EU Settlement Scheme

The EU Settlement scheme is the UK’s government’s replacement for free movement regulations that permit EU nationals and their family members to relocate, work and study in the UK. It has been piloted since late 2018, and it went fully live in March 2019.

Who does it benefit & who’s not covered?

The scheme offers protection for EU citizens living and working here either before the end of the implementation period on 31 December 2020. The deadline to apply to the scheme is 30 June 2021.

EU citizens and their families arriving in the UK after this date will not be eligible to use the EU Settlement Scheme. These individuals will have to apply for leave to remain under domestic immigration rules.

How can I apply & who is eligible?

You must apply for the EU Settlement Scheme using the online application form, and the relevant process set out in that form for providing proof of identity and nationality through the use of the identity verification app.

We would, therefore, expect refusals to be rare. If this happens to you, in most cases it will be easiest to simply reapply, providing missing supporting documents if you have them. Remember that the deadline to apply to the scheme is 30 June 2021. The rules now provide for a right of appeal to an Independent Tribunal.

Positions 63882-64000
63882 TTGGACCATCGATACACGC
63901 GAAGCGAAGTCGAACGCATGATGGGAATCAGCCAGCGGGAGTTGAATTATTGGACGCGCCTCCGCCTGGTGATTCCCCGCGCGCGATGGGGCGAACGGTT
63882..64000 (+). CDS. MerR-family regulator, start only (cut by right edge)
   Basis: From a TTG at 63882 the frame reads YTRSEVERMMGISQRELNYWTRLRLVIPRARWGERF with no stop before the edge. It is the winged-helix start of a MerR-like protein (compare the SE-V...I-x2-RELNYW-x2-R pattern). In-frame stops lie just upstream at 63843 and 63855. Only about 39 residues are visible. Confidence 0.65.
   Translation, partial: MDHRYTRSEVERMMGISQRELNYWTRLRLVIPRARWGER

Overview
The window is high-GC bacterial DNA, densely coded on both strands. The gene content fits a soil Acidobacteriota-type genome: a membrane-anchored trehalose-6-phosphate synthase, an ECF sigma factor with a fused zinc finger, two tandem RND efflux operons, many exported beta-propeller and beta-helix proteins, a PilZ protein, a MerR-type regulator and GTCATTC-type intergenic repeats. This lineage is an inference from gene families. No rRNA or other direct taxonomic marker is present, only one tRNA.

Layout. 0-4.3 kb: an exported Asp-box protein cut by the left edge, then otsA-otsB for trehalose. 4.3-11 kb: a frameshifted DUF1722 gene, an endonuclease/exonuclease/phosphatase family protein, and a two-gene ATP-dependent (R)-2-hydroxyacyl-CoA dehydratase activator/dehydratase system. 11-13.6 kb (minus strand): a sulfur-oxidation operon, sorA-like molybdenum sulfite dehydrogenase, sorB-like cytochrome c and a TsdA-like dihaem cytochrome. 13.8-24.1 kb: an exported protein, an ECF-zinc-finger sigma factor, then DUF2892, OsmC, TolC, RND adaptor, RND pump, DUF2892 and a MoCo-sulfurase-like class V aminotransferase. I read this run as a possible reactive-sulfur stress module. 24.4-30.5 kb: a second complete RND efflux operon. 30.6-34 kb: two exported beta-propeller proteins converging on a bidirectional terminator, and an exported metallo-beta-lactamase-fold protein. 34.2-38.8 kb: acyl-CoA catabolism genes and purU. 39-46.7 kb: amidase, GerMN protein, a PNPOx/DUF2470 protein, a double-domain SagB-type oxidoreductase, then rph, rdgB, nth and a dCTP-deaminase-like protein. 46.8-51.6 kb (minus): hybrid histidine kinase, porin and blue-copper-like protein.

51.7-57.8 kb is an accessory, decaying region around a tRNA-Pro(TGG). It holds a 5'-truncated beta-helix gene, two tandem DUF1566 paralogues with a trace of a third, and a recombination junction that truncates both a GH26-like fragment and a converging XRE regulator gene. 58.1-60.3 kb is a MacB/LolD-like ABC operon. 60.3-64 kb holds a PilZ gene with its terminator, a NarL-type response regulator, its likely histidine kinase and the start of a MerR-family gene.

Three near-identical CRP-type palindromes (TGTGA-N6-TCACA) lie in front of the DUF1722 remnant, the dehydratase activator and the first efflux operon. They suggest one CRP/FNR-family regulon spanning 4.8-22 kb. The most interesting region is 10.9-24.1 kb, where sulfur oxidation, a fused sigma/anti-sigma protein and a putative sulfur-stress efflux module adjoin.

Irish citizens have a right to reside in the UK separate from their rights under EU law, so they do not have to apply under the scheme.

Relevant considerations

Your application will be approved if you meet suitability requirements, broadly relating to your good character, and eligibility requirements:

  • If you have completed 5 years’ continuous qualifying residence in the UK, you will have achieved settled status and be granted indefinite leave to remain (ILR)
  • If you have up to 5 years’ residence, you will be granted 5 years’ limited leave, known as pre-settled status

Residence is treated as “continuous” if you have spent at least 6 months in any 12 month period here. Once settled status is secured, it can only be lost through an absence of 5 years from the UK, or through withdrawal, e.g. if you commit a serious crime and are excluded from the country.

Automated checks on your residence will be conducted via HMRC or DWP records; there is no need to provide documents to prove your residence if your work history is sufficiently well evidenced.

What happens while your application is under consideration?

A digital certificate of application will be issued by the Home Office to confirm that you have submitted a valid application under the scheme. This does not confirm that you have immigration status in the UK.

What happens if your application is successful?

You will either be granted ILR, the same status as non-EU nationals who become settled in the UK; or 5-years’ leave to remain, known in this category as pre-settled status.

What happens if your application is refused?

It is worth remembering that, in all publicity issued around EU Settlement rules, the Home Office has stated that its intention is to approve as many applications as possible. The scheme’s statement of intent confirms: